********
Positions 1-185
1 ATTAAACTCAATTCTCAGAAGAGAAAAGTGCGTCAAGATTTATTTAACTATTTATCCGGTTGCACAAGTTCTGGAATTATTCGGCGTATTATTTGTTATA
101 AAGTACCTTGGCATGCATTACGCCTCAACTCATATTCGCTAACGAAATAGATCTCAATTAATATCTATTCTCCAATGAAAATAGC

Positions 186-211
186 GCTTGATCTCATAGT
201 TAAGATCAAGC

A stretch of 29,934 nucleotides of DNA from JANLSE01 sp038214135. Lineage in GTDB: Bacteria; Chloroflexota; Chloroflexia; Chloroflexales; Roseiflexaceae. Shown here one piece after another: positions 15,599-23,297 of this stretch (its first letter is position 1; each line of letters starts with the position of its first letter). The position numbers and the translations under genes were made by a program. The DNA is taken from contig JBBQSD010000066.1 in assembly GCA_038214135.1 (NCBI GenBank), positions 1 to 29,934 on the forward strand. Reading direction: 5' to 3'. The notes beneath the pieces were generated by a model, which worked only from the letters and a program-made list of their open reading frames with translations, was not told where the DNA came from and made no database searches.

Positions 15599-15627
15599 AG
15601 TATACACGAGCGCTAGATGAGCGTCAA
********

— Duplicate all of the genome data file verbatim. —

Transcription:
Positions 1-185
1 ATTAAACTCAATTCTCAGAAGAGAAAAGTGCGTCAAGATTTATTTAACTATTTATCCGGTTGCACAAGTTCTGGAATTATTCGGCGTATTATTTGTTATA
101 AAGTACCTTGGCATGCATTACGCCTCAACTCATATTCGCTAACGAAATAGATCTCAATTAATATCTATTCTCCAATGAAAATAGC

Positions 186-211
186 GCTTGATCTCATAGT
201 TAAGATCAAGC

A stretch of 29,934 nucleotides of DNA from JANLSE01 sp038214135. Lineage in GTDB: Bacteria; Chloroflexota; Chloroflexia; Chloroflexales; Roseiflexaceae. Shown here one piece after another: positions 15,599-23,297 of this stretch (its first letter is position 1; each line of letters starts with the position of its first letter). The position numbers and the translations under genes were made by a program. The DNA is taken from contig JBBQSD010000066.1 in assembly GCA_038214135.1 (NCBI GenBank), positions 1 to 29,934 on the forward strand. Reading direction: 5' to 3'. The notes beneath the pieces were generated by a model, which worked only from the letters and a program-made list of their open reading frames with translations, was not told where the DNA came from and made no database searches.

Positions 15599-15627
15599 AG
15601 TATACACGAGCGCTAGATGAGCGTCAA